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|The citizens’ perspective : awareness, feelings and acceptance of surveillance and surveillance systems for fighting crime in Romania. A quantitative study
Cosmin Silaghi, Gheorghe
|Crime prevention -- Europe
Privacy -- Romania -- Case studies
Privacy -- Law and legislation
|Brockdorff, N., Appleby-Arnold, S., & Cosmin Silaghi, G. (2015). The citizens’ perspective : awareness, feelings and acceptance of surveillance and surveillance systems for fighting crime in Romania. A quantitative study. RESPECT, Rules, Expectations & Security through privacy-enhanced convenient technologies (G.A. 285582). European Union.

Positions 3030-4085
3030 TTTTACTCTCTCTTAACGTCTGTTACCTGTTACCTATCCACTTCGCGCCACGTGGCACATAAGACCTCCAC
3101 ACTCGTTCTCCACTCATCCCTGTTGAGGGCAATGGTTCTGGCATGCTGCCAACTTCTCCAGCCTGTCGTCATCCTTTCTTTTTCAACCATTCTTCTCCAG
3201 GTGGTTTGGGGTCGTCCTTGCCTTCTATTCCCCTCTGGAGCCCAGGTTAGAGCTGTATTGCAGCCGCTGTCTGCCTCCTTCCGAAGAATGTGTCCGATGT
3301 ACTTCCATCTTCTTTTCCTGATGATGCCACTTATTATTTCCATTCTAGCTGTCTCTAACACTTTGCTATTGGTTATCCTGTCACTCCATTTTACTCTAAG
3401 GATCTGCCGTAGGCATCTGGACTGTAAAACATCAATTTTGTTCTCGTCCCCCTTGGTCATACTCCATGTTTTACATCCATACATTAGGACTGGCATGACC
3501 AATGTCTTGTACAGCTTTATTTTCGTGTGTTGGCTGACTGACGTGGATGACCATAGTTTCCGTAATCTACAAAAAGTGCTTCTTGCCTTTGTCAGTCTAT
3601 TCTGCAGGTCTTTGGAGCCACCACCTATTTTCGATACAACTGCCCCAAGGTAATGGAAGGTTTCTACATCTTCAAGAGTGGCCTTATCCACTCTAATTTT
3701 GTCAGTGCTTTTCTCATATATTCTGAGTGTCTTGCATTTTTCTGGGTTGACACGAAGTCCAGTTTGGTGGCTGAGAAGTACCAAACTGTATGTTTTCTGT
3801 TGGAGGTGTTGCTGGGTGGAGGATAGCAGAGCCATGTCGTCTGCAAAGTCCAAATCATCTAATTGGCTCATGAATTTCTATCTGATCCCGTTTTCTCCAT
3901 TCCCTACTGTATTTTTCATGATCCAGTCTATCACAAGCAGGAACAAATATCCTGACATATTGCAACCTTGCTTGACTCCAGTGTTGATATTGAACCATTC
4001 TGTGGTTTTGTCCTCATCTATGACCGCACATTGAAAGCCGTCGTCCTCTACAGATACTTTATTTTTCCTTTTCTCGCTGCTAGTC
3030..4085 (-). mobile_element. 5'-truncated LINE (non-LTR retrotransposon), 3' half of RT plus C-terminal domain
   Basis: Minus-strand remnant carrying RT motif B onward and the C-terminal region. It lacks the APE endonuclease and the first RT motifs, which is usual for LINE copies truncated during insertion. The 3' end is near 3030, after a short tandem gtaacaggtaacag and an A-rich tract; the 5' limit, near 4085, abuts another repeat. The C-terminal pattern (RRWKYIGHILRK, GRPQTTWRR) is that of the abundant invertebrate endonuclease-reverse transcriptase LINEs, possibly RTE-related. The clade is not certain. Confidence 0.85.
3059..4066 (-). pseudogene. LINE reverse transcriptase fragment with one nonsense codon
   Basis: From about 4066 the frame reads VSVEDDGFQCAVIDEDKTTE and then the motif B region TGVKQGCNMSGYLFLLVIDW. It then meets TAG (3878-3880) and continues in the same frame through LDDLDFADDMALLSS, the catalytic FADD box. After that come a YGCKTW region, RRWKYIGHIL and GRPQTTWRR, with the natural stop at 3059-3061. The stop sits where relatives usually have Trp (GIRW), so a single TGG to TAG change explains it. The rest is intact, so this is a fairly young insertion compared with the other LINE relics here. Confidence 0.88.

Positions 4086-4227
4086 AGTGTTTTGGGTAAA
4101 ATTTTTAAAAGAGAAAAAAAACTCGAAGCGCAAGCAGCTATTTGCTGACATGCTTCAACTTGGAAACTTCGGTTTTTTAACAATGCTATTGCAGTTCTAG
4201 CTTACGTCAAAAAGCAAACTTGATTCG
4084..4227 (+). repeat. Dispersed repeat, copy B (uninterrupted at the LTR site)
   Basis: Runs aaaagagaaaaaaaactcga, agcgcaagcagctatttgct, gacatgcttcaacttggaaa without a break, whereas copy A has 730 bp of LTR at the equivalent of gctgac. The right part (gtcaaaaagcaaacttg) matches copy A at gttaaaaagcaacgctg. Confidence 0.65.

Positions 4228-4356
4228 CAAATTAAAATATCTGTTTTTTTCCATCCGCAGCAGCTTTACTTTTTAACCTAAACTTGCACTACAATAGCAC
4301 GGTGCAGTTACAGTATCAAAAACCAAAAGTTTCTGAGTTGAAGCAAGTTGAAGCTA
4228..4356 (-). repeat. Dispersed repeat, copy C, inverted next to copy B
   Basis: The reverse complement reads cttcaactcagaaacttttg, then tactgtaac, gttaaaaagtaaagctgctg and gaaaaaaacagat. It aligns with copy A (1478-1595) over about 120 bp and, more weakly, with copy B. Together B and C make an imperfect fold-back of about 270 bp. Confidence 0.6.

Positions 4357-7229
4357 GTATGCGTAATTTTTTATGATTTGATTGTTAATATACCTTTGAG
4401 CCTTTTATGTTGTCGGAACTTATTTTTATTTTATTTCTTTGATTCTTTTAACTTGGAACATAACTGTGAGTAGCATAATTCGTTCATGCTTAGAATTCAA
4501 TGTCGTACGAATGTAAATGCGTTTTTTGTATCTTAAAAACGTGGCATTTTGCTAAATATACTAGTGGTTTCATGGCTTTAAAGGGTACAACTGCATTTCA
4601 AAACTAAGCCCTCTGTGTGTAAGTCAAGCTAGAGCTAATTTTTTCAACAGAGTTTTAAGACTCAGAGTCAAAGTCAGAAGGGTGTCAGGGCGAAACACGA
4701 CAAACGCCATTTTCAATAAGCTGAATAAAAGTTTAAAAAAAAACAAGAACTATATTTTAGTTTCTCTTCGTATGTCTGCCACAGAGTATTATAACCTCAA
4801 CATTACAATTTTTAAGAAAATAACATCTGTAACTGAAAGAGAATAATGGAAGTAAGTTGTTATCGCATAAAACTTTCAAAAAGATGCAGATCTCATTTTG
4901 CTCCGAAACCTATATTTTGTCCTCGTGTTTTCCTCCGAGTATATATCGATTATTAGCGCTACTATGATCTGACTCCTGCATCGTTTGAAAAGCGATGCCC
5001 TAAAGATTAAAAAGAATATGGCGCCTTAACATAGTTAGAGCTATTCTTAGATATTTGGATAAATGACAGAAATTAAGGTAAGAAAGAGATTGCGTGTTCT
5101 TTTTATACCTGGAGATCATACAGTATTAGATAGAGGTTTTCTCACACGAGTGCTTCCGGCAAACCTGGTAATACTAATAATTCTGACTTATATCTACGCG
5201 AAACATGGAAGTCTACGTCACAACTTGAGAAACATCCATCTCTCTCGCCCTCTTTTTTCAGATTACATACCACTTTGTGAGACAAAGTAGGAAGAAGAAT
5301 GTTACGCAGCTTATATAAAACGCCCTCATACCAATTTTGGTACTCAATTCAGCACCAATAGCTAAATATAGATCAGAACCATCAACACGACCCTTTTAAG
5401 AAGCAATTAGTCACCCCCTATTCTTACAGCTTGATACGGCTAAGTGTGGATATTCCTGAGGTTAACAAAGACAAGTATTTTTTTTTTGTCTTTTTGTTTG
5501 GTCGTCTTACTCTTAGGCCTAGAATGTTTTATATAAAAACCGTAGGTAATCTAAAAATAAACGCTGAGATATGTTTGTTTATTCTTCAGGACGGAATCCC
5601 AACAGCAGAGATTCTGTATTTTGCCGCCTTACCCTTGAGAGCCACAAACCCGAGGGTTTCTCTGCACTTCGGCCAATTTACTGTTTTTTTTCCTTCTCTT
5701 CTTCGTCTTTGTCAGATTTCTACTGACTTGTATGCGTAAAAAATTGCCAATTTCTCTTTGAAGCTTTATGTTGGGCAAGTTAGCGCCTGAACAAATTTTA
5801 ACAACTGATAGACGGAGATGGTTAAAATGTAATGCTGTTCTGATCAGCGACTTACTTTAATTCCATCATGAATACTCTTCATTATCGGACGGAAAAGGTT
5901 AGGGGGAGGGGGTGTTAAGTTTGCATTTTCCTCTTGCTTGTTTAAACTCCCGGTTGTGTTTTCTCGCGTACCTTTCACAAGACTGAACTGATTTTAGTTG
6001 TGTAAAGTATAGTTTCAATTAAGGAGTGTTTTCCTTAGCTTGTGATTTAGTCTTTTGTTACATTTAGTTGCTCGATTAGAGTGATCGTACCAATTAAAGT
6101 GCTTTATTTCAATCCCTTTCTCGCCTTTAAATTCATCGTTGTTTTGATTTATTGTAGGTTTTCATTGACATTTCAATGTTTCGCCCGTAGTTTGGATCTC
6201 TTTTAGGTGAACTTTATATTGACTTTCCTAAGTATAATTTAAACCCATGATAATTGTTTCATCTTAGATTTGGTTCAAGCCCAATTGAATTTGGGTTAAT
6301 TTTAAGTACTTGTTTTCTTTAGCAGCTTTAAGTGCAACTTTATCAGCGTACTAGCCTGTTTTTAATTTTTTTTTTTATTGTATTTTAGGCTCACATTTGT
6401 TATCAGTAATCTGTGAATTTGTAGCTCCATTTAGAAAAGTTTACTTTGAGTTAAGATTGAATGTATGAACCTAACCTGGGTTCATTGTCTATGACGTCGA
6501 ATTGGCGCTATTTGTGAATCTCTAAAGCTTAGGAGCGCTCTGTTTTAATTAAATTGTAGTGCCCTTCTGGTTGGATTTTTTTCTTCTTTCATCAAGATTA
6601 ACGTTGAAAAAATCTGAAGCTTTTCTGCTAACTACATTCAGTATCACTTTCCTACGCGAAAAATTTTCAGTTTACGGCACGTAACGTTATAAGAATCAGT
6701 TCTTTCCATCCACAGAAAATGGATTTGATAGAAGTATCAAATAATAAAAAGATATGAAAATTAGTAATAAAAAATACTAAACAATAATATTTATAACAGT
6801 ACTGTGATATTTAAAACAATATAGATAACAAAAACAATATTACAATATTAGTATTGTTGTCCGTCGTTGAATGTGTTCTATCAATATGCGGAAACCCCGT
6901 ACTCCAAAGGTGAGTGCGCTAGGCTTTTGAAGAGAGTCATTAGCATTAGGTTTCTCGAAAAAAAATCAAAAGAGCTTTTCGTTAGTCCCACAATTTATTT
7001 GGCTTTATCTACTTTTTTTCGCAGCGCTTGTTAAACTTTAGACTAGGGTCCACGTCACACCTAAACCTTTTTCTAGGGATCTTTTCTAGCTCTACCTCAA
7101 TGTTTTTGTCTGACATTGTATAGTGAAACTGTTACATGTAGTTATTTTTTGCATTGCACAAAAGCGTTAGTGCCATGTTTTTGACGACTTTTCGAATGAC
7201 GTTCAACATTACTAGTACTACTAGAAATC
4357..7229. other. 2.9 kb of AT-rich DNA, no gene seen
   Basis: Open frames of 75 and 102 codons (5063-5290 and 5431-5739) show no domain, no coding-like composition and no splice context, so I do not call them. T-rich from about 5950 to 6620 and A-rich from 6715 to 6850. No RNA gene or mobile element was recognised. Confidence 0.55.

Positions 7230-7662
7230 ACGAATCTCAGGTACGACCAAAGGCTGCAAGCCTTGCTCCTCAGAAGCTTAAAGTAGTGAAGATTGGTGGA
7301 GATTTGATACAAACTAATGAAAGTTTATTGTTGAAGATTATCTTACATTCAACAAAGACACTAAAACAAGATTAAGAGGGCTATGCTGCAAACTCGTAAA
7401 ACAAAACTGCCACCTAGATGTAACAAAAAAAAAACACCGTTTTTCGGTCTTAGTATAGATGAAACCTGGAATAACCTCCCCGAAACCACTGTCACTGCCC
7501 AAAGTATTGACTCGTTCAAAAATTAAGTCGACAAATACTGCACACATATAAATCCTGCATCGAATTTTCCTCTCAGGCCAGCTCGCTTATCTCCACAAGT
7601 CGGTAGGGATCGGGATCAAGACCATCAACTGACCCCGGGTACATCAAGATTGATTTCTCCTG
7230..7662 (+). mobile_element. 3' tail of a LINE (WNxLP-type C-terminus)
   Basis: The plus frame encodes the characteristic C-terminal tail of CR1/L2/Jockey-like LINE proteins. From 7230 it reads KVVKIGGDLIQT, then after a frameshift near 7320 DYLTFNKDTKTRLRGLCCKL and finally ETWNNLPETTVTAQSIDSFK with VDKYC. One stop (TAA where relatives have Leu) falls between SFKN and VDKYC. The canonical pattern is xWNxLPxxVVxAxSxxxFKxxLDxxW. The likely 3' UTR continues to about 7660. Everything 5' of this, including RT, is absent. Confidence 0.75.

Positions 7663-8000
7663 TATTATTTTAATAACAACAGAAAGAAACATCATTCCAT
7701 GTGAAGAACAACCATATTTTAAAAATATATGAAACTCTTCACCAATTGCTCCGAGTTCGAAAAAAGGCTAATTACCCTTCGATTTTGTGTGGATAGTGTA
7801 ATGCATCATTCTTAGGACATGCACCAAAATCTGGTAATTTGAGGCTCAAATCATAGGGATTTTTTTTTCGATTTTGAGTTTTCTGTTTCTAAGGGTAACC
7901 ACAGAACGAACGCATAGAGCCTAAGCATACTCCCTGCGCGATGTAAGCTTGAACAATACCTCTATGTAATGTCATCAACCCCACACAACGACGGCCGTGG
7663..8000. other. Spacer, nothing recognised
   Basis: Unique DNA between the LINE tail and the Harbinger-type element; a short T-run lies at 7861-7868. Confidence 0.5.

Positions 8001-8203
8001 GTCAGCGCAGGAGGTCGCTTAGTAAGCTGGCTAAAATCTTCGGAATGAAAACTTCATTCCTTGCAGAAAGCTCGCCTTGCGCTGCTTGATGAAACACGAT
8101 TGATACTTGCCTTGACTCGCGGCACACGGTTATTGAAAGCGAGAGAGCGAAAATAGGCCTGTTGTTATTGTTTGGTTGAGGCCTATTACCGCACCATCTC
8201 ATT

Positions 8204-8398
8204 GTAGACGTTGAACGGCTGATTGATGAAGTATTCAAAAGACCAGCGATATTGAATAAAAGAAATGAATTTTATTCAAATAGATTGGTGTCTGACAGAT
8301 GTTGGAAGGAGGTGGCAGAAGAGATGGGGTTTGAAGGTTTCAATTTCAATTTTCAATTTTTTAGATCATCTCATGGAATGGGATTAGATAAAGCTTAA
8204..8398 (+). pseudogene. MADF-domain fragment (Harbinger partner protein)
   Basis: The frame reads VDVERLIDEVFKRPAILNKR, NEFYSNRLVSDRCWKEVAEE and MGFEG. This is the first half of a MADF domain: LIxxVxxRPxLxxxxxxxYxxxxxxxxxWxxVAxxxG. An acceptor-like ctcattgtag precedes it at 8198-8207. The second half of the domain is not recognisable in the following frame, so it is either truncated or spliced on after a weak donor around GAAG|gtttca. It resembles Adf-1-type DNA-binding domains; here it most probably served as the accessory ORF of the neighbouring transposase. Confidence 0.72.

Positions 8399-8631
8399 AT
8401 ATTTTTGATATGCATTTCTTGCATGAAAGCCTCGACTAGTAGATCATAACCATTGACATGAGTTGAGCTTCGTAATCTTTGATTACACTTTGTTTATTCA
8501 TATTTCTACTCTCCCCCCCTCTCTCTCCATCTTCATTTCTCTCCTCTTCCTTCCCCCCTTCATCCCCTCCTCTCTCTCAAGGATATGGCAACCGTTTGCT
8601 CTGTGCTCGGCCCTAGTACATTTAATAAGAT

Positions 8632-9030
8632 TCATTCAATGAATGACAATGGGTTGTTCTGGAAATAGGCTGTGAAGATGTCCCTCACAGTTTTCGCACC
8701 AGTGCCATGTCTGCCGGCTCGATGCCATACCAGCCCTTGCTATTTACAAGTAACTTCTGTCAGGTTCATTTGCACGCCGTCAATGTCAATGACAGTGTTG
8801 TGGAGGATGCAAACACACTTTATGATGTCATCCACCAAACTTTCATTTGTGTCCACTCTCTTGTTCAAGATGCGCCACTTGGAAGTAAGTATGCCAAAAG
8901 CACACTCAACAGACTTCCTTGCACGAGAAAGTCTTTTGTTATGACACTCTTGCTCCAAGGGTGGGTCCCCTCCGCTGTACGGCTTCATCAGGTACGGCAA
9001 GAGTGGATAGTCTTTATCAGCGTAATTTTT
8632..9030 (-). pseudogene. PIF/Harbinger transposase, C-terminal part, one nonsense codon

|This document presents the results for Romania within the framework of a larger study undertaken as part of the RESPECT project – “Rules, Expectations and Security through Privacy-enhanced Convenient Technologies” (RESPECT; G.A. 285582) – which was co-financed by the European Commission within the Seventh Framework Programme (2007-2013). Analyses are based on a survey regarding the perceptions, feelings, attitudes and behaviours of citizens towards surveillance for the purpose of fighting crime, carried out amongst a quota sample that is representative of the population in Romania for age and gender. Responses were gathered, predominantly, through an online survey supplemented by a number of questionnaires administered in face to face interviews, in order to fulfil the quota and also reach those citizens who do not use the internet. The questionnaire consisted of 50 questions and was available online in all languages of the European Union between November 2013 and March 2014. The face to face interviews were carried out between December 2013 and March 2014. The sample is based on the responses from 200 individuals who indicated Romania as their country of residence in the online survey or were administered the questionnaire face to face. As a result, the Romanian respondents indicated a strongly felt lack of trust in the protection of, and control over, personal information gathered via surveillance. Further, the majority of respondents feel more happy than unhappy with the different types of surveillance (except surveillance using databases containing personal information), but they feel more unhappy than happy about surveillance taking place without them knowing about it. Additionally, there is no link between feeling happy, or unhappy, about surveillance and feeling secure or insecure through the presence of surveillance. Romanian respondents appear to have two distinct, and very different, reactions to surveillance. Some people feel secure in the presence of surveillance, but in others surveillance produces feelings of insecurity. However, analyses also indicate that increasing citizens’ belief in the effectiveness of laws regarding the protection of personal data gathered via surveillance may make reduce citizens’ feelings of insecurity more than only increasing the effectiveness of surveillance measures. More research is needed to disentangle the relationships and effects between surveillance measures, feelings of security or insecurity, and citizens’ general quality of life feelings.
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